Mark Waid begins Lazarus Planet: Alpha #1 straight from the last pages of his Batman vs. Robin #4. Not to worry though, he expertly throws in all the exposition you need to know about what happened there throughout this issue to catch you up. Essentially, a Lazarus Pit was filled with nearly all the magic in the world which causes it to erupt like a volcano causing magic infused storms to rain down all over the globe. As Batman was badly injured during his confrontation with The Devil Nehza, he defers to Robin’s plan making capabilities in order to figure out a way to stop the storms from doing irreparable damage.
It’s always fun to see how heroes respond in the face of uncontrollable or unreliable powers. To see them be more than their powersets and rise to the challenge at hand is the measure of a true hero. Waid handles this situation beautifully and masterfully reminds us the level of which he understands these characters. Of course, having both Supergirl and Power Girl working together isn’t a bad treat either.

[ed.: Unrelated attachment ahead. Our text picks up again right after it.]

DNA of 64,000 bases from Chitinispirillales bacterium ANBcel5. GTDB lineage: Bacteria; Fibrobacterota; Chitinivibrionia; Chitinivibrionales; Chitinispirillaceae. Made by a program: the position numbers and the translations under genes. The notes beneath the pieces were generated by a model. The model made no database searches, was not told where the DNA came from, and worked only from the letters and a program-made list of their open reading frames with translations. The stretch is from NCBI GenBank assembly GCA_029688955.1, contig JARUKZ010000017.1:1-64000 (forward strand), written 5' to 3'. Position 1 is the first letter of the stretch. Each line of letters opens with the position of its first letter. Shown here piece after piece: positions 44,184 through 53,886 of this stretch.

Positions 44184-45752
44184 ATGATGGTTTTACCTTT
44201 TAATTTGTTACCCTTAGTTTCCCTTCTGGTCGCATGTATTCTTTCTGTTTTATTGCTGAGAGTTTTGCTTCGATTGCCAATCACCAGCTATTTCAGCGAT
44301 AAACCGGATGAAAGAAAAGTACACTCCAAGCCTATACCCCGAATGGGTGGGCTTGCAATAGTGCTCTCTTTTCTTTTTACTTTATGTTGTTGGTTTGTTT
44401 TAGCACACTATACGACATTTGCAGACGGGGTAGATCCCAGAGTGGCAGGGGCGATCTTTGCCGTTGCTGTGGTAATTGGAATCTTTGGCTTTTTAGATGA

Gene Luen Yang picks up an important backup story detailing an ancient encounter between Monkey King and a very different Nehza. The story not only gives an origin to the main villain of the event, Nehza’s adopted son King Fire Bull, but also hints at a means to which to defeat him. Yang uses his ten pages well to tell a concise story with just as much depth as we’ve come to expect from his work. There’s comedy, action and more than one moral lesson taught before the end which undoubtably raises the bar for all backup stories from here.
Hot off the heels of Dark Crisis, DC wastes no time diving into another event with high stakes and consequences for the heroes involved. Although appearing to be a smaller scale crisis, only affected Earth, the changes that Lazarus Planet: Alpha #1 teases to bestow on some of the characters could have longer lasting affects to the DCU as we know it.